Here in Texas the pecan tree is a native so nearly everyone has a source nearby for pecans. I the spirit of the Lone Star State here are some classic scones with cinnamon and pecan to add a flavor kick.

Adding Herbs to Tea

Adding Herbs to Tea

There's nothing quite as annoying to a confirmed tea lover as living in a Coffee Nation. Coffee is the default drink everywhere you go. This is never more obvious than when attending a banquet. Near the end of the meal, almost every waiter you see will be smiling and...

Snickerdoodles – the Original  and Five Variations

Snickerdoodles – the Original and Five Variations

Snickerdoodles contain cream of tartar, an item I never used in anything else. A little digging on the Internet revealed that cream of tartar was first discovered as a by-product of wine making. Crystals of cream of tartar (aka potassium bitartrate) form on...

Fall Garlic Planting – Do It Now!

Fall Garlic Planting – Do It Now!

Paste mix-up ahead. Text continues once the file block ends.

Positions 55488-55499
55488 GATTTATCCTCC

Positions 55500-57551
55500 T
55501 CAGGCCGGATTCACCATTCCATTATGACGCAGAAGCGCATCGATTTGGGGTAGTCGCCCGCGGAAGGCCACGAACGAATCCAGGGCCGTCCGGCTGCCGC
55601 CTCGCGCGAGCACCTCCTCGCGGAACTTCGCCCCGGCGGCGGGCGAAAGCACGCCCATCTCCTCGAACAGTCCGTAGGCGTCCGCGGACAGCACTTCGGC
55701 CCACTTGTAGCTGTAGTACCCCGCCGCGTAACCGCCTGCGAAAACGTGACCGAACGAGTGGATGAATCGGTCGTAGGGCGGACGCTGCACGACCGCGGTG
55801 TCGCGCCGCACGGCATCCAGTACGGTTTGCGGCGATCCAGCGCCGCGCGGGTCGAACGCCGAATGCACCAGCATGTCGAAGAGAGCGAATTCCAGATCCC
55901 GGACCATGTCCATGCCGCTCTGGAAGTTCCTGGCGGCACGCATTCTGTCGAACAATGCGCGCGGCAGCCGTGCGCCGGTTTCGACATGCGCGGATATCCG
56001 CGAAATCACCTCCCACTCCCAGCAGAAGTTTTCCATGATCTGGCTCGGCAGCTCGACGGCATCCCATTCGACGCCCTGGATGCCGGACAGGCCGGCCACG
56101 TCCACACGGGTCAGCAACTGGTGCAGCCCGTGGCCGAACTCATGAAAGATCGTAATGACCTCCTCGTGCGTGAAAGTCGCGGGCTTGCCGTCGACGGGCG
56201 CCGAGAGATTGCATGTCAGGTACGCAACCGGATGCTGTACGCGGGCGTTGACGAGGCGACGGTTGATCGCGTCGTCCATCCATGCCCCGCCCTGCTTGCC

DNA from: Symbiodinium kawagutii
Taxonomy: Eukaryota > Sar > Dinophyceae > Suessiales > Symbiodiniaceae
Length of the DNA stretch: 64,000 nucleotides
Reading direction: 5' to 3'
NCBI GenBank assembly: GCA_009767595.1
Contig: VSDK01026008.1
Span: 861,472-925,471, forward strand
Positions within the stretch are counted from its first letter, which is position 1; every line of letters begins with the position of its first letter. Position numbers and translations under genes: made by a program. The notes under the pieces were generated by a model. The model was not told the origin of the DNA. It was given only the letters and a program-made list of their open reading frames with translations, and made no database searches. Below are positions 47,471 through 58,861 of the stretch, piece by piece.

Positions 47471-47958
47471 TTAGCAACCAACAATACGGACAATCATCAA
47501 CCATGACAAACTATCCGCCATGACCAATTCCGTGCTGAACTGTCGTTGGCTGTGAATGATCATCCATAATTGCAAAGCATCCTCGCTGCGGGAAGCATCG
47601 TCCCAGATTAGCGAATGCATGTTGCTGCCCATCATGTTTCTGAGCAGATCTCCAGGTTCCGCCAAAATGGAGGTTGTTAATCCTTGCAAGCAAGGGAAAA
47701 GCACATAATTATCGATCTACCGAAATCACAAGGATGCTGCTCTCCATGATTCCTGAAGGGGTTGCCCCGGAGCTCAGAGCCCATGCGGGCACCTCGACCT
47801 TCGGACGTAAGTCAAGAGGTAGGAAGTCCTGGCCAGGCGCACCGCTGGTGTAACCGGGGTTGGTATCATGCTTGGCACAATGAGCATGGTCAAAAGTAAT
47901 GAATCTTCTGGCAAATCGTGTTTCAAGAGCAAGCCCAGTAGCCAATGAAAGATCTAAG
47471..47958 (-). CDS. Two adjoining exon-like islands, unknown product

By the end of October the gardening year is winding down to the quiet months of winter. There are a few tasks left to do but most gardeners are thinking fondly of the coming long winter's nap. But wait...there's just one more thing to plant. Now is the time to get...

Adding Herbs to a Fall Wreath

Adding Herbs to a Fall Wreath

At last, the grip of summer is loosening and the daytime highs are settling down. Next week I plan to bring out my fall swags and candles. The other day I was at my local craft store and bought a vine wreath to add to the fall decor. It's nice as-is but I just know I...

Seven Herbs For Tex-Mex Foods

Seven Herbs For Tex-Mex Foods

Those of us living in the Southwest know it's always time for cool drinks and the fiery flavors of Tex-Mex foods. Many of the ingredients can easily be grown in your garden, even if you don’t live in the Lone Star State. Here are...

Herb Roasted Vegetables

Herb Roasted Vegetables

Roasting vegetables is a technique that is simple in execution and wonderful in results.  Most of us cook nearly everything at the moderate 350. This is fine for most baked goods and some casseroles but not for vegetables.  High heat carmelizes the outer layer of...

About Ann McCormick

I Believe

Books I Like